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Witness at stop-and-frisk trial recounts police encounter

NEW YORK — A 24-year-old nonprofit worker wept on the witness stand Tuesday as he described an unnerving episode of being handcuffed near his home while an officer took his keys and went inside his building.

Nicholas Pert, who is black, is one of about a dozen New Yorkers expected to tell their stories of being stopped, questioned, and frisked by police in a federal trial challenging how police use the tactic. About 5 million stops have been made during the past decade, mostly of black and Hispanic men.

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The lawsuit challenges the constitutionality of some of the stops, with lawyers arguing the policy unfairly targets minorities.

City attorneys said officers operate within the law and do not target people solely because of their race. Police go where the crime is — and crime is overwhelmingly in minority neighborhoods, city lawyers said.

Pert’s mother died of cancer, and he is the guardian for his three siblings, two small boys and his disabled 20-year-old sister. The stocky community college graduate testified that he was stopped four times, starting on his 18th birthday.

But it was a stop in 2011 that reduced him to tears.

He testified that he was walking to the corner store about 11 p.m. to get milk when officers stopped him, handcuffed him, and put him in the back of a squad car. One officer took Peart’s keys, he said, and went into his building. Peart said he was concerned because he didn’t know how his siblings would react if the officer knocked on the door.

‘‘I was afraid he would go into my apartment, and I wasn’t there to take care of the situation,’’ he said.

Eventually the officer returned and he was freed.

Peart said, pausing to collect himself, that he felt criminalized by the episode.

‘‘To be treated like that, by someone who works for New York City, I felt degraded and helpless,’’ he said.

Lawyers for the Center for Constitutional Rights, which filed the class-action suit, are trying to show a pattern of racist and inappropriate behavior by the police.

Deon Dennis, another named plaintiff, testified that he was stopped outside his apartment in 2008 and officers accused him of drinking on the street, but he said he was not. Dennis, now 42, lives in Sumpter, S.C., and works in a chicken processing plant. He said he joined the suit for his children.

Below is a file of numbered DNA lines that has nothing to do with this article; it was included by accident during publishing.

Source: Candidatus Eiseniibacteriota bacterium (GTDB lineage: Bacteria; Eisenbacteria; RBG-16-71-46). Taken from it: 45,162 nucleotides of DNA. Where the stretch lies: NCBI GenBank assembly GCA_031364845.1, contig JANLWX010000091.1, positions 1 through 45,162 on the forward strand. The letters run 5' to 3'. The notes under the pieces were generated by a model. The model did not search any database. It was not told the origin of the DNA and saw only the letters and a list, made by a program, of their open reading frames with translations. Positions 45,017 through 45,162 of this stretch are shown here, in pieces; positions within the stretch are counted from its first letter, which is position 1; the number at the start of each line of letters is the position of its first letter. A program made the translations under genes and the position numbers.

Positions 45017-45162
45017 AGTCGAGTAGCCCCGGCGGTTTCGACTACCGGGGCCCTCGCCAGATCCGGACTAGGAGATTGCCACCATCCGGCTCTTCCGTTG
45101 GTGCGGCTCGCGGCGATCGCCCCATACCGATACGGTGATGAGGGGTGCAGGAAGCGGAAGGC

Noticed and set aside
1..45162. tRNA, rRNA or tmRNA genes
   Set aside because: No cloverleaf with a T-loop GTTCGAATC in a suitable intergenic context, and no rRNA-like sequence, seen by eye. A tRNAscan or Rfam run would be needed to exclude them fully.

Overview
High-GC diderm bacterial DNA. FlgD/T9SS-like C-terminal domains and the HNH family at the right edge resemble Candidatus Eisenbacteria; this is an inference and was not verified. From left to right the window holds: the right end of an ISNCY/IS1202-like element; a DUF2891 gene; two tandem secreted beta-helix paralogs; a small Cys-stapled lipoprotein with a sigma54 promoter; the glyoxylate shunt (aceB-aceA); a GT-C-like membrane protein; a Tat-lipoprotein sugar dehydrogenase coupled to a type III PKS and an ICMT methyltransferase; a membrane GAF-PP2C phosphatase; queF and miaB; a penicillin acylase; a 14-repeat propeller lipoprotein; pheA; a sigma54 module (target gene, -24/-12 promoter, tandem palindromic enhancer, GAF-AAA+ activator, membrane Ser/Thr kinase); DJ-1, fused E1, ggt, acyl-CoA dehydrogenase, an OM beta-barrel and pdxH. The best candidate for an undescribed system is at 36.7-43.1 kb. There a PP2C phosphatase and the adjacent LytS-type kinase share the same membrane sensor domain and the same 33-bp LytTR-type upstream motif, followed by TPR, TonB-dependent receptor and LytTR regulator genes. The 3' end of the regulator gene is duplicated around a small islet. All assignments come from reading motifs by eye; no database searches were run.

‘‘I don’t want them to grow up with what I had to for years,’’ he said.

City lawyers sought to discredit witnesses by suggesting their stories had evolved to become more dramatic, and their memories were faulty.

Peart testified that he filed one complaint against the police where he lied and said he had been physically injured.

He also said one of the stops happened in May 2011, instead of April 2011, had trouble recalling the race and descriptions of officers who stopped him, sometimes contradicting himself, and published angry Facebook posts insulting the Police Department.

Stop and frisk is legal, but the lawyers who sued say it must be reformed.

They are asking for a court-appointed monitor to oversee any changes ordered by the judge.

About half the people who are stopped are subject only to questioning. Others have their bag or backpack searched. And sometimes police conduct a full pat-down. Only about 10 percent of all stops result in arrest, and a weapon is recovered a small fraction of the time.

A police whistleblower, Adhyl Polanco, testified that his superiors only cared about arrests, summonses and stops. He said they told him he needed 20 summonses, five street stops and one arrest per month, or he'd face poor evaluations, shift changes and no overtime.

‘‘They can make your life very miserable,’’ he said.

Polanco was suspended with pay for years after internal affairs officers brought charges of filing false arrest paperwork; he says the charges came because he detailed a list of complaints to internal affairs.

The mayor and police commissioner say stop and frisk is a life-saving, crime-stopping tool that has helped drive crime down to record lows.

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